- Articles by Expatriate Employees - World Report

Tashkent / Uzbekistan

Japanese detainees and the Navoi Theater

Yuichiro Urai/ Marubeni Corporation Tashkent Liaison Office

Located in Central Asia, Uzbekistan has a population of 25 million and is renowned for the production gold and cotton. However, most people would probably associate the country with the Silk Road.

The capital Tashkent was in times past widely known as an oasis, and this is still evident in the verdant streets. It is full of fruits and vegetables, and the bazaar (market) bustles with energy every day. On the other hand, the country has an aspect of a particularly reclusive state as a double land-locked country (that is, a country where people have to cross two national borders to reach the seaside). Only two countries of this kind exist in the world.

Although Japanese are not so familiar with Uzbekistan, this country actually has an extraordinary relationship with Japan. The Navoi Theater located at the center of Tashkent city is the most famous opera and ballet theater in Uzbekistan. The theater was built by Japanese captives who were carted away from the former Manchuria in 1947 after the war. They worked honestly and diligently despite their position as captives, and they seem to have been praised and esteemed as samurai by the locals.

When the great earthquake occurred in 1966 that toppled most of the buildings in the city, only the Navoi Theater escaped unscathed, clearly demonstrating the architectural skills of Japan.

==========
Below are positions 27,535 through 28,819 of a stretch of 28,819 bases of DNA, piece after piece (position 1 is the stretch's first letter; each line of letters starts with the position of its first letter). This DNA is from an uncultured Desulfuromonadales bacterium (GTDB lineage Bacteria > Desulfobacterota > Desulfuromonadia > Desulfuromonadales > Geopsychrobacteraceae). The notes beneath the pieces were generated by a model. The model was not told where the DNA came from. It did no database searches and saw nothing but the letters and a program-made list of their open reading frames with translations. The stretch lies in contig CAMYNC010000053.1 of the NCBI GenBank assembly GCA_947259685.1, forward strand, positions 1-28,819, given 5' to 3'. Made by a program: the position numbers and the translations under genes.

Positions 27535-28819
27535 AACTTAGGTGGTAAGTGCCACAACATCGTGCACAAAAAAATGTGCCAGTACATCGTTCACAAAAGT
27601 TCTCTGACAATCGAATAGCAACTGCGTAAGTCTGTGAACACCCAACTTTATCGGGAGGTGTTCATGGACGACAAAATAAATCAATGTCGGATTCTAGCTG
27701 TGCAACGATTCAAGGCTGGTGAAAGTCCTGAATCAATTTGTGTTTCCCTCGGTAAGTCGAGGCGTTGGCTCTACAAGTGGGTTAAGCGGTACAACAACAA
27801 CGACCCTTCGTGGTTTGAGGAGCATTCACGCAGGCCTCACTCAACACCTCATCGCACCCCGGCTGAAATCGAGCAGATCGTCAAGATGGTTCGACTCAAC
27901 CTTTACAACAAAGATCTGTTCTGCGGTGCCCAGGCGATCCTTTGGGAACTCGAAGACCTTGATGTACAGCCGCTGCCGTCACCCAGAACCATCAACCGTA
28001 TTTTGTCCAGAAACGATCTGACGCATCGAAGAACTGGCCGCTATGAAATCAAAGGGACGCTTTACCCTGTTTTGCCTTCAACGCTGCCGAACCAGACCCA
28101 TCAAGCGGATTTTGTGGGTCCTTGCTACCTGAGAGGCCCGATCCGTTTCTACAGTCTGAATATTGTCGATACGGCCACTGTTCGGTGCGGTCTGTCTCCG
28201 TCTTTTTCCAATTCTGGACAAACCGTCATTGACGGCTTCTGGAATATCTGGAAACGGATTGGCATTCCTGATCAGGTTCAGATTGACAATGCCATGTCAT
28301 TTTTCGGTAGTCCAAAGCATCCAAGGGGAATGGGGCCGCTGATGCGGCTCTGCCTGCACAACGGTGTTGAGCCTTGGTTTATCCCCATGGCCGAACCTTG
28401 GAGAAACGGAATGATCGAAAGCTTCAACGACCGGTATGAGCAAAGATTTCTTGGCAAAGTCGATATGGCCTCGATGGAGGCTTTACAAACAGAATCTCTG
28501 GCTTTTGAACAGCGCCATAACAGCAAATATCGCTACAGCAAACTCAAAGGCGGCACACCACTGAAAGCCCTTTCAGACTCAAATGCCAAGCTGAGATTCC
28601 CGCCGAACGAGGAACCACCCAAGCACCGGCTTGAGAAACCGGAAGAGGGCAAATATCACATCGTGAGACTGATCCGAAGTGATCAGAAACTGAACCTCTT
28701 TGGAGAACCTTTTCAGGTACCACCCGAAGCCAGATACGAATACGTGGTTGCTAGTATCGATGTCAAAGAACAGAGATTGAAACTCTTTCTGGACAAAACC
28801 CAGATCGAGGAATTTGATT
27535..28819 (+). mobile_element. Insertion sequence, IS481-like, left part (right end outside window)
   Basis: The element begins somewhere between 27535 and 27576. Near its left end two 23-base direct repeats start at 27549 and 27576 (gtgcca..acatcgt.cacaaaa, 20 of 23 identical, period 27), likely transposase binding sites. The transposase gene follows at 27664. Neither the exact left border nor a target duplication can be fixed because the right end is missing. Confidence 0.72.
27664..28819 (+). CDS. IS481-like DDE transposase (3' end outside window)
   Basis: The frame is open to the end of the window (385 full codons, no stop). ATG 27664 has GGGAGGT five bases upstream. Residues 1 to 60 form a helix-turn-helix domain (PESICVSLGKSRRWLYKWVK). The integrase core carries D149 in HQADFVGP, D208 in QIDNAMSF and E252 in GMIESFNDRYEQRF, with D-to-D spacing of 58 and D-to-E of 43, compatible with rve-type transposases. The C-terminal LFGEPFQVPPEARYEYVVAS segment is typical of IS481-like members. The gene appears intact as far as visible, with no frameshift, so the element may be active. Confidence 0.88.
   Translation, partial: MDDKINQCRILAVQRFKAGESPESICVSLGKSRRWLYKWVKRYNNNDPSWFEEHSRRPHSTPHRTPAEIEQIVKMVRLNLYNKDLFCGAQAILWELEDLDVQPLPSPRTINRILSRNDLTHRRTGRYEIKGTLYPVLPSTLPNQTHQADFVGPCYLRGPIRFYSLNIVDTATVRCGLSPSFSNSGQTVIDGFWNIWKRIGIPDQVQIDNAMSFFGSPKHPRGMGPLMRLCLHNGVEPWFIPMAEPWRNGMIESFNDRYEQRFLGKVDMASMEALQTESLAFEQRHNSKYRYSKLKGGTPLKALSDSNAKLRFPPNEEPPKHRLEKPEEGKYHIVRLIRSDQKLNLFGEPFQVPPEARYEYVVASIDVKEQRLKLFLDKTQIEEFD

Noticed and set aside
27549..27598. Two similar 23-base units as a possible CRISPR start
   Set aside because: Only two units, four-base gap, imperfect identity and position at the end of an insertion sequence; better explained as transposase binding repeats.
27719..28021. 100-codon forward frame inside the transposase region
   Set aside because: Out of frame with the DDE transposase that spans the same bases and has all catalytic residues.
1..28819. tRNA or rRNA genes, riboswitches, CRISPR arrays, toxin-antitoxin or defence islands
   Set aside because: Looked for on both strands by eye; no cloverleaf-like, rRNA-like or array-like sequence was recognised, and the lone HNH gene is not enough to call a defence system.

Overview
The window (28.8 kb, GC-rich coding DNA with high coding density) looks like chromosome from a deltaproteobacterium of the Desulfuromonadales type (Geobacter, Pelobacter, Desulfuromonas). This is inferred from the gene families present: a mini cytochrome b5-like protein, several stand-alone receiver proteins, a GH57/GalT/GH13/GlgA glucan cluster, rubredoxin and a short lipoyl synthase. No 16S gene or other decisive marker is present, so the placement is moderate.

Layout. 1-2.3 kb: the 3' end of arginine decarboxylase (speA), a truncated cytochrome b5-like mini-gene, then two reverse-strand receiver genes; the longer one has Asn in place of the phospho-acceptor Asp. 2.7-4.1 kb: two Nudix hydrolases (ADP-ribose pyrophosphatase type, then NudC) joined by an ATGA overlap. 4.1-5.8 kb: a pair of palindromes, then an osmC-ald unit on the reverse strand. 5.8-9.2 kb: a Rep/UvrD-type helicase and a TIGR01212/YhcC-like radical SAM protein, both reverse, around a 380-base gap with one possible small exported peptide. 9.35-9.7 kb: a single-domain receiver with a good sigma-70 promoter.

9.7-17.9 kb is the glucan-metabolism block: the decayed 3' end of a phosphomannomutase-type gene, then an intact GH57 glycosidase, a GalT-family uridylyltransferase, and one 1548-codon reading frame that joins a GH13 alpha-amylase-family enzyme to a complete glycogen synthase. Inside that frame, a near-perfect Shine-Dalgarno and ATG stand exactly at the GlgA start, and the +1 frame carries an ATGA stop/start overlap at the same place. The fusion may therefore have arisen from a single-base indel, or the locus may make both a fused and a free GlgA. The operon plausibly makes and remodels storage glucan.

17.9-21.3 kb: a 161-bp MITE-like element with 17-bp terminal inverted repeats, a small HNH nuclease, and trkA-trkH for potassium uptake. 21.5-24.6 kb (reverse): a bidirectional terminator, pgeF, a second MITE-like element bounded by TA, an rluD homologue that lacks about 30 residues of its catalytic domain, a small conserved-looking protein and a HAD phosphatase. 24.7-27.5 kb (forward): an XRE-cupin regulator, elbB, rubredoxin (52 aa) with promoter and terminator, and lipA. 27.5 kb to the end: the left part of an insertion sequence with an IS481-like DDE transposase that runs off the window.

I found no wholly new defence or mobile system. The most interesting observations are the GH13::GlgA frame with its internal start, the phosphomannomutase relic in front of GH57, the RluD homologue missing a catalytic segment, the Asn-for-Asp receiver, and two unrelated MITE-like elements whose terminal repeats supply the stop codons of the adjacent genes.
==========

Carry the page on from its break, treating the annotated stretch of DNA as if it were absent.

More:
Since then, the country has esteemed Japanese technology and Japanese people, with "Made in Japan" coming to be regarded as the guarantee of a quality product. This is the result of the hardships and painstaking efforts of the Japanese captives who were brought to the country to perform forced labor. As Japanese, we ought not to forget this fact of history.

Incidentally, there are programs devoted to the origin of noodles. Did you happen to hear the name of lagman in one of those programs?

This is the typical cuisine of Uzbekistan that has spread to all over Central Asia. It is like Japanese udon noodle, and is a hotchpotch noodle with meat (mainly mutton) and vegetables in a tomato-based soup. I like this cuisine best of all Uzbekistan food. When you visit Uzbekistan, be sure to taste lagman. Then, you will surely ponder the comparison with Japanese udon noodle and the relationship between the culture of noodles and the Silk Road.

Marubeni Group magazine "M-SPIRIT" VOL.42 (November, 2007)

  • Roadside trees in the city of Tashkent. A nice place for a walk.
  • The Navoi Theater. It is of Byzantine style-massive and magnificent. The hanging display shows the next play to be performed.
  • Plate on the left wall of the Navoi Theater that indicates the contribution of the detainees
  • Lagman, I eat it at least once a week.

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